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Ayende Rahien is working for Hibernating Rhinos LTD, a Israeli based company producing developer productivity tools for OLTP applications such as NHibernate Profiler (nhprof.com), Linq to SQL Profiler(l2sprof.com), Entity Framework Profiler (efprof.com) and more. Ayende is a DZone MVB and is not an employee of DZone and has posted 479 posts at DZone. You can read more from them at their website. View Full User Profile

Voron & Time Series Data: Getting Real Data Outputs

02.25.2014
| 3819 views |
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So far, we have just put the data in and out. And we have had a pretty good track record doing so. However, what do we do with the data now that we have it?

As you can expect, we need to read it out. Usually by specific date ranges. The interesting thing is that we usually are not interested in just a single channel, we care about multiple channels. And for fun, those channel might be synchronized or not. An example of the first might be the current speed and the current engine temperature in a car. They are generally share the exact same timestamps. An example of out of sync is when you have a sensor on a rooftop measuring rainfall, and another sensor in the sewer measuring water flow rates. (Again, thanks to Dan for helping me with the domain).

This is interesting, because it present quite a few interesting problems:

  • We need to merge different streams into a unified view.
  • We need to handle both matching and non matching sequences.
  • We need to handle erroneous data, what happens when we have two reading for the same time for the same sensor? Yes, that shouldn’t happen, but it does.

I solved this with the following API:

    public class RangeEntry
    {
        public DateTime Timestamp;
        public double?[] Values;
    }


    IEnumerable<RangeEntry> results = dts.ScanRanges(DateTime.MinValue, DateTime.MaxValue, new[]
                    {
                        "6febe146-e893-4f64-89f8-527f2dbaae9b",
                        "707dcb42-c551-4f1a-9203-e4b0852516cf",
                        "74d5bee8-9a7b-4d4e-bd85-5f92dfc22edb",
                        "7ae29feb-6178-4930-bc38-a90adf99cfd3",
                    });

This API gives me the results in the time order, with the same positions as the ids requested for the values. With nulls if there isn’t a value matching the value from that time in that particular sensor channel.

The actual implementation relies on this method:

IEnumerable<Entry> ScanRange(DateTime start, DateTime end, string id)

All this does it provide the entries all the entries in a particular date range, for a particular channel. Let us see how we implement multi channel scanning on top of this:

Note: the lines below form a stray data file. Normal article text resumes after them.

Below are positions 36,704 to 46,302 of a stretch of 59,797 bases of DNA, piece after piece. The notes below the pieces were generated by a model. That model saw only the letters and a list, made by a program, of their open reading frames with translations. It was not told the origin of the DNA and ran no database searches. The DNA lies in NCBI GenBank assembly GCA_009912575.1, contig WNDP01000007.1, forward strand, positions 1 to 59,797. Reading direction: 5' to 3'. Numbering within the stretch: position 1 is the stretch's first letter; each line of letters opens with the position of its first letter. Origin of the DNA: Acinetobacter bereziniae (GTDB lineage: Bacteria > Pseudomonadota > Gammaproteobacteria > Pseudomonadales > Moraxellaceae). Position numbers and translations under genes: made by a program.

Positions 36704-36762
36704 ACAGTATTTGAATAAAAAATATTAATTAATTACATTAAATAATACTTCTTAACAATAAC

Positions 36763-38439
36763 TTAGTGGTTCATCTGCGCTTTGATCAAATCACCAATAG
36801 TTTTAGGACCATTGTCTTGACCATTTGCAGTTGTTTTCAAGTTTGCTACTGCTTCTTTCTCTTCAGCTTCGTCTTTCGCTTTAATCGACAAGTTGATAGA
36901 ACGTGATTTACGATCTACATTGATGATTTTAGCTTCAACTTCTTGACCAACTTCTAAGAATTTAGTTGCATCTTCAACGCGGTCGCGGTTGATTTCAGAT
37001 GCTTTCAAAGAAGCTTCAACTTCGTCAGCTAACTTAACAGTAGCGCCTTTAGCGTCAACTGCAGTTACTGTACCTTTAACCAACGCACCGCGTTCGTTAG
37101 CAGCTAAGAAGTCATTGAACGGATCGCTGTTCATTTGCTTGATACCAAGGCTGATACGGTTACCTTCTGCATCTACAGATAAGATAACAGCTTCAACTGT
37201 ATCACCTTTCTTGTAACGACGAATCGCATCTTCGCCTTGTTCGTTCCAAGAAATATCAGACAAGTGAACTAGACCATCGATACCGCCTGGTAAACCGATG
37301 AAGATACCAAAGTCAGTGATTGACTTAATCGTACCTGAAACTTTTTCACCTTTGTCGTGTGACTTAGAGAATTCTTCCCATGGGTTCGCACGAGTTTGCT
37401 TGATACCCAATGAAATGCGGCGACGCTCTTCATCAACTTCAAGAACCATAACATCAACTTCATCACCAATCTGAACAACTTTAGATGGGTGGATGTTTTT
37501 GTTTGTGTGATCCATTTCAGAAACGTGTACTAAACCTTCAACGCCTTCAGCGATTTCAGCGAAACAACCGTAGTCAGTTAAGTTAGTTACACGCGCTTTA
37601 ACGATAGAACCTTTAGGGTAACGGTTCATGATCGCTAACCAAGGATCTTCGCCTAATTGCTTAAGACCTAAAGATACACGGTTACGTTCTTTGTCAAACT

private class PendingEnumerator
{
    public IEnumerator<Entry> Enumerator;
    public int Index;
}

private class PendingEnumerators
{
    private readonly SortedDictionary<DateTime, List<PendingEnumerator>> _values =
        new SortedDictionary<DateTime, List<PendingEnumerator>>();

    public void Enqueue(PendingEnumerator entry)
    {
        List<PendingEnumerator> list;
        var dateTime = entry.Enumerator.Current.Timestamp;
        if (_values.TryGetValue(dateTime, out list) == false)
        {
            _values.Add(dateTime, list = new List<PendingEnumerator>());
        }
        list.Add(entry);
    }

    public bool IsEmpty { get { return _values.Count == 0; } }

    public List<PendingEnumerator> Dequeue()
    {
        if (_values.Count == 0)
            return new List<PendingEnumerator>();

        var kvp = _values.First();
        _values.Remove(kvp.Key);
        return kvp.Value;
    }
}

public IEnumerable<RangeEntry> ScanRanges(DateTime start, DateTime end, string[] ids)
{
    if (ids == null || ids.Length == 0)
        yield break;

    var pending = new PendingEnumerators();
    for (int i = 0; i < ids.Length; i++)
    {
        var enumerator = ScanRange(start, end, ids[i]).GetEnumerator();
        if(enumerator.MoveNext() == false)
            continue;
        pending.Enqueue(new PendingEnumerator
        {
            Enumerator = enumerator,
            Index = i
        });
    }

    var result = new RangeEntry
    {
        Values = new double?[ids.Length]
    };
    while (pending.IsEmpty == false)
    {
        Array.Clear(result.Values,0,result.Values.Length);
        var entries = pending.Dequeue();
        if (entries.Count == 0)
            break;
        foreach (var entry in entries)
        {
            var current = entry.Enumerator.Current;
            result.Timestamp = current.Timestamp;
            result.Values[entry.Index] = current.Value;
            if(entry.Enumerator.MoveNext())
                pending.Enqueue(entry);
        }
        yield return result;
    }
}

We are getting a single entry from each channel into the pending enumerators. Then, we collate all the entries that share the same time into a single entry.

We use the Index property to track the actual expected index of the entry in the output. And we handle duplicate times in the same channel by outputting multiple entries.

Testing this on my 1.1 million records data set, we can get 185 thousands records back in 0.15 seconds.






Published at DZone with permission of Ayende Rahien, author and DZone MVB. (source)

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